Wessex Archaeology excavated a large site in Salisbury during the summer of 2013, which comprised a strip running across one of the medieval ‘chequers’ (blocks) from north (Bedwin Street) to south (Salt Lane). Various building foundations and backyard features were encountered, dating from the medieval and post-medieval periods. A large number of finds were recovered from the site, including quantities of pottery. Amongst this pottery, one piece is particularly interesting. It comes from the rim of a jug, but a jug with a difference. The fragment we have consists of a long, narrow, vertical spout, extending up from a hollow rim. Below the rim the body of the jug has a small, regular ‘cut out’. In other words, liquid could not be poured out of the jug in the normal way, or it would spill.
So what is it?
This is a particular kind of jug, known as a ‘puzzle jug’, made partly as a test of the potter’s skill, and partly as a test for the drinker, who has to work out how to get the liquid out of the jug without spilling it. The way it works is this: the jug has a hollow handle which runs from the lower body up to the hollow rim. There are usually two or three spouts extending from the rim, only one of which is actually functional. The drinker has to find the right spout and suck the liquid through it; sometimes a small airhole on the handle has to be blocked with the finger at the same time. The reconstruction below is redrawn from R. Coleman-Smith and T. Pearson’s Excavations in the Donyatt Potteries (1988).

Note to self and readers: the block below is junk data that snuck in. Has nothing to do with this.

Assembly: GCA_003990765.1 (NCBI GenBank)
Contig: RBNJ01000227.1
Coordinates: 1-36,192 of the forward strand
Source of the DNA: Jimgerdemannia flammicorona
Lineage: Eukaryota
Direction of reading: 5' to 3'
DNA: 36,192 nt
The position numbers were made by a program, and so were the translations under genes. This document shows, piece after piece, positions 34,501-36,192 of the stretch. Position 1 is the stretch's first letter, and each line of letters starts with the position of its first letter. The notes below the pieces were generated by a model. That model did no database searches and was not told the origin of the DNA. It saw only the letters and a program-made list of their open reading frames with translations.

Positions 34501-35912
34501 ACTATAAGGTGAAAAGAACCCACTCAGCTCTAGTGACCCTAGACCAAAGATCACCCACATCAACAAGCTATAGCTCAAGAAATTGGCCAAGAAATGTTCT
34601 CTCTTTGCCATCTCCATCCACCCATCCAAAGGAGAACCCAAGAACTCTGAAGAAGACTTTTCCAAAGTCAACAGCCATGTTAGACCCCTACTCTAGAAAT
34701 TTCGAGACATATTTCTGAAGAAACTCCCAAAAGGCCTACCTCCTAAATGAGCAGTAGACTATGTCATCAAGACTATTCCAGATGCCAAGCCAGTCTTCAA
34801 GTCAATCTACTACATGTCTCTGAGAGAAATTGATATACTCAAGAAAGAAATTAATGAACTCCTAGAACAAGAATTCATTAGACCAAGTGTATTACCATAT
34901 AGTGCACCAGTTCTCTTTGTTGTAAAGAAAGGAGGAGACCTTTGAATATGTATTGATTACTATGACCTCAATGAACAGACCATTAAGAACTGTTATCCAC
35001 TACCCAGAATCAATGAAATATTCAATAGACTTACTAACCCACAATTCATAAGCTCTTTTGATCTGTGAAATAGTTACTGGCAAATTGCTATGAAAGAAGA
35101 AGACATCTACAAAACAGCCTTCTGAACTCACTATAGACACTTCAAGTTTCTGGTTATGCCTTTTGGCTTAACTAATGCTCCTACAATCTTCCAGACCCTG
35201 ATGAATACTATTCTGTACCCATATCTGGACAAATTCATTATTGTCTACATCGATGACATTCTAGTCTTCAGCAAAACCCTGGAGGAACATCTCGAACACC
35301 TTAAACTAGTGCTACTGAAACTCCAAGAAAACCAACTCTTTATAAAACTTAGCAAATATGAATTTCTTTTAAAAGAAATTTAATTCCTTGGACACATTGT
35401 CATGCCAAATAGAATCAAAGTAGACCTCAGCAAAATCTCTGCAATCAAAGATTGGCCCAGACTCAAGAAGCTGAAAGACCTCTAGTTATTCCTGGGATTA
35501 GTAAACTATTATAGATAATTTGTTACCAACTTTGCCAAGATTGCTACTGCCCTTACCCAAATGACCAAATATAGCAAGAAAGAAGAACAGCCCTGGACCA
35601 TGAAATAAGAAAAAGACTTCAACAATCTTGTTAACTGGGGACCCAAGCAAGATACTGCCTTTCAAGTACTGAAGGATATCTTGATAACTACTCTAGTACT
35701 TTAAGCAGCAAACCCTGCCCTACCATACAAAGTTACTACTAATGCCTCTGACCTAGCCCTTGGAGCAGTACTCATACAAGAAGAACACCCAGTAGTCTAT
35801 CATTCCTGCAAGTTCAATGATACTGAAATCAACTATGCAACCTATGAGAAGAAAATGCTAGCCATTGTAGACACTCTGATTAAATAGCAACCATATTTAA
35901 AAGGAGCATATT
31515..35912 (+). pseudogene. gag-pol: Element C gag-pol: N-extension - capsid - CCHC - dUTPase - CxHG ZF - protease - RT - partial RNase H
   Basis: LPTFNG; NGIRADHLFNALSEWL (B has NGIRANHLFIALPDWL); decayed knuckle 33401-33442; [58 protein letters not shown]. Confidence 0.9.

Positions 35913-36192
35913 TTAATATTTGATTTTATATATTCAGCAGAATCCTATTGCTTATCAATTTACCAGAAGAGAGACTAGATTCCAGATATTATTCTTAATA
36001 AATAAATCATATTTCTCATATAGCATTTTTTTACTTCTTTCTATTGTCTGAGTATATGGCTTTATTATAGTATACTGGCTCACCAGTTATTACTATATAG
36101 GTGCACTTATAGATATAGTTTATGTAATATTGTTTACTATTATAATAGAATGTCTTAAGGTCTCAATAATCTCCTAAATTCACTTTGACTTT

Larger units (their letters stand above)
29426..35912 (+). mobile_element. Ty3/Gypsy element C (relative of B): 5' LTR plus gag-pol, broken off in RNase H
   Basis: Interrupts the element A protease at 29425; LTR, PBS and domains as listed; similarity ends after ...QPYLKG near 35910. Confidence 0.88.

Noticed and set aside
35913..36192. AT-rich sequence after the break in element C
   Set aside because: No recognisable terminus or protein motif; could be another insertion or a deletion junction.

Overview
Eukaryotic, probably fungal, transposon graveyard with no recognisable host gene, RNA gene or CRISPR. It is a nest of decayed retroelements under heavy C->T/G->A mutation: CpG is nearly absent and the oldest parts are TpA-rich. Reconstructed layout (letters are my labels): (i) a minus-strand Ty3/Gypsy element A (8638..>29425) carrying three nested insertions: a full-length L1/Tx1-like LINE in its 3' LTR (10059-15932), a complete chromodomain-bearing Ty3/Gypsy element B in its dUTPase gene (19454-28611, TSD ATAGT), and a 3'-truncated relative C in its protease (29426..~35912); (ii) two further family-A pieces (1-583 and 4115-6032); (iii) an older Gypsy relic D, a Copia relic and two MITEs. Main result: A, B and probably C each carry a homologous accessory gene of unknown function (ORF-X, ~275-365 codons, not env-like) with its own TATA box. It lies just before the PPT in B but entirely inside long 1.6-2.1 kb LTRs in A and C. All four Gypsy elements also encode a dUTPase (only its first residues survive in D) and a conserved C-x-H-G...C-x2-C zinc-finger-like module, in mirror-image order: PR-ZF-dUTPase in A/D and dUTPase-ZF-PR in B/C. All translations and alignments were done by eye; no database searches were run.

Our puzzle jug is made of a white clay and is covered with a mottled green glaze. This distinctive colouring identifies it as a product of the pottery industry of the Surrey/Hampshire border, and it probably dates to the 16th century, although no other examples are yet known from this source.